As if a data breach isn’t problem enough, mishandling of a security incident makes an already bad situation worse. Just ask Equifax whose executives were charged with insider trading by U.S. officials after the company’s 2018 data breach or Marriott who is now facing multiple class-action lawsuits for, in part, failing to provide an adequate, timely notification.
If you’re facing a data breach at your organization, here are three things you most certainly should NOT do in response.
Because data breaches are so common, IT security teams are best served when they evolve their assumption of risk to an assumption of compromise. Following that line of thinking, it’s appropriate, and prudent, to plan your breach response. Being prepared keeps you from launching into a state of panic at the discovery that hackers have made off with your data and, as a result, react by going with your gut. Instead, follow a series of pre-planned, organizationally-agreed upon recovery steps.
Ensure your recovery plan has a focal point – what do you need to do to restore systems, data, applications and access? Identify and train appropriate team members and practice data breach response and recovery so when the time comes, you’re ready. There’s no need to panic.
As much as you may want to conceal news of a breach and hope that it goes away, don’t. Late last year, Uber was ordered to pay $148 million after the company failed, for a year, to notify 600,000 drivers and 57 million riders their personal information had been stolen by hackers. Instead of reporting the breach, Uber chose to pay hackers a $100,000 ransom for the stolen information to be destroyed. After a significant corporate shake up that included a new CEO, the company is now faced with an uphill battle to demonstrate transparency and rebuild trust.
Others may choose to sit on breach news ‘until they know more.’ This isn’t wise either. When personal information has been stolen, impacted individuals need to know as soon as possible so that they may take the necessary precautions to protect themselves. For companies doing business with EU citizens, GDPR requires breach notification to occur within the first 72 hours of discovery. Failure to comply comes with very big price tags.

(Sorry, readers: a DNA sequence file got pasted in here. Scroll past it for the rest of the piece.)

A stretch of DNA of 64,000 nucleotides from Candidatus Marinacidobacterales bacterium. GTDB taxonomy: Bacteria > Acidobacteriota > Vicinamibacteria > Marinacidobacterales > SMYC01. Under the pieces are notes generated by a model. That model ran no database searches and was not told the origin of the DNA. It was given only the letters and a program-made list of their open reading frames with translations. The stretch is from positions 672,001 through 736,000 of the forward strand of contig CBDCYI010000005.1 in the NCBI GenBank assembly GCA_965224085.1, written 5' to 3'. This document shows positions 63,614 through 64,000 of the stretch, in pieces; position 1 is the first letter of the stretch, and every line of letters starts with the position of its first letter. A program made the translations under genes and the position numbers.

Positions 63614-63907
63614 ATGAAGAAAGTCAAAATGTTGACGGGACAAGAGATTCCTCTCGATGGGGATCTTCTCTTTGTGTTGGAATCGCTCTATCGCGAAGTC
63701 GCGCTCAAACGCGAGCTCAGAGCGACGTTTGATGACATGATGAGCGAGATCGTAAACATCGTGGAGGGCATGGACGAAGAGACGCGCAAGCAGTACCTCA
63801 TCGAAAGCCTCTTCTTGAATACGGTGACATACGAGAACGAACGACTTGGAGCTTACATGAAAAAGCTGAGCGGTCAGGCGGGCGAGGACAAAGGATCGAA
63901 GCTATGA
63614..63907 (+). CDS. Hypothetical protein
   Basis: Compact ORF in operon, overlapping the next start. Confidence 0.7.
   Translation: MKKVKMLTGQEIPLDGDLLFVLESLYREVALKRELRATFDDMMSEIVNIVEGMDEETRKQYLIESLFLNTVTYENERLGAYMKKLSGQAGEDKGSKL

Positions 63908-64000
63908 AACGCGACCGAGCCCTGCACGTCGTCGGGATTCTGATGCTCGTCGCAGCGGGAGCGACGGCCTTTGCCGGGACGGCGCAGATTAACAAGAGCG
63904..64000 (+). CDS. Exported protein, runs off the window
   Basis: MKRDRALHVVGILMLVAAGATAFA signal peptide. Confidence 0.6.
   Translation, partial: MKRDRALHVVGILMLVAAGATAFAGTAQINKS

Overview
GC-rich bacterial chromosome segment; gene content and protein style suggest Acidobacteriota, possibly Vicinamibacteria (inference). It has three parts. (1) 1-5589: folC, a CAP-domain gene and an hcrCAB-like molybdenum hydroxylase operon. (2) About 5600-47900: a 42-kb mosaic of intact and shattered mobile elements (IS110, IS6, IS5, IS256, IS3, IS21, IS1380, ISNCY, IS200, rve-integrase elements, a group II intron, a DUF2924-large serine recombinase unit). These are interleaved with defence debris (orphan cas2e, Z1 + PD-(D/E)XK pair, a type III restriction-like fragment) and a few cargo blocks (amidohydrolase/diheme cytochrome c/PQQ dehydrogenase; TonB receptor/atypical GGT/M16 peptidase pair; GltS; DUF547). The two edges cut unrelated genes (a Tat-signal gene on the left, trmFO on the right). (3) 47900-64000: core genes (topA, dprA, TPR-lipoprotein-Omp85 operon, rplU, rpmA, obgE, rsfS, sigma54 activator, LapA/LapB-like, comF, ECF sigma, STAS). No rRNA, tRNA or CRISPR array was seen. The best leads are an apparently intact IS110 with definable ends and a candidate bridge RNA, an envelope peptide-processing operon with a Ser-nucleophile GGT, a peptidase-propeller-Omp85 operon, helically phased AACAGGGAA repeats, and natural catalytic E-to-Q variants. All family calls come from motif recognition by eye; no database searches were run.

Communicating what you know, when you know it is critical to swift data breach recovery. Once a breach has been discovered, assemble your communications team – which most often consists of senior members in public relations, human resources, consumer advocacy, and your legal team.
There are three principles of good communication that can help guide your process: is it true? Is it helpful? Is it necessary? Concise, cold-hard facts are what’s needed in this situation, delivered in straight forward language. Ambiguity is enemy number one.
We’ve covered off on three important things NOT to do after a breach. One important step you SHOULD take however is to lean on the NIST Cybersecurity Framework (NIST CSF). Using five pillars, NIST CSF has outlined a series of best practices to guide you through preparing for, protecting against, responding to and recovering from a data breach. The first four pillars, identify, protect and detect have been written about in earlier posts.
For more information on how NIST CSF can help your organization, we created a series of short videos on the framework and other essential cybersecurity tips. For more on how NIST CSF can help you Recover from a breach, watch this short video below. And while you’re at it, watch and subscribe to our full Cybersecurity Insights video series on YouTube.
Hey everyone and welcome to 2019! Josh here from Absolute. Today, we're going to be wrapping up our discussion of the NIST Cybersecurity Framework by looking at the final pillar: Recover
For decades IT security teams began each morning with the assumption of risk. After all, we live in a world that has plenty of danger. Now, we start to see that assumption of risk transform into the assumption of compromise.
When you adopt this mindset, you are already in line with the planning portion of recovery. Planning for recovery needs to have a focal point, namely, to restore systems, data, access, applications, and users. It can be tempting to go with your gut during a security incident. Panic sets in, we use rules of thumb and bias to guide our decision. But the beauty of NIST is that it gives us an opportunity to develop plans when our emotions are not at a boil.
Beyond planning, the recovery pillar urges us to improve our people, processes, and technology to lower the probability of a repeat occurrence. Of course, past performance is no guarantee of future results and we may think "There's no time for that". But perhaps I can encourage you to treat security events like tuition payments. You already footed the bill, so it would be foolish to rob yourself of the education.
Finally, an effective recovery is dripping with good communication. This includes public relations, consumer advocacy, internal guidance, and perhaps even confronting perpetrators in court.
There are three principles of communication to consider:
Is it true?
Is it helpful?
Is it necessary?
By faithfully representing what happened with cold hard facts you avoid having others fill in the details with their own lurid imagination. Tell them (in plain speak) what happened. Naturally people get skittish about security incidents, but you can communicate in a helpful way that reduces panic and prevents exacerbating knee-jerk reactions.And finally don't blather on and on to anyone about everything. Keep it concise. Share what's necessary to recover and move forward with more resilience.
There you have it. The five pillars of NIST.
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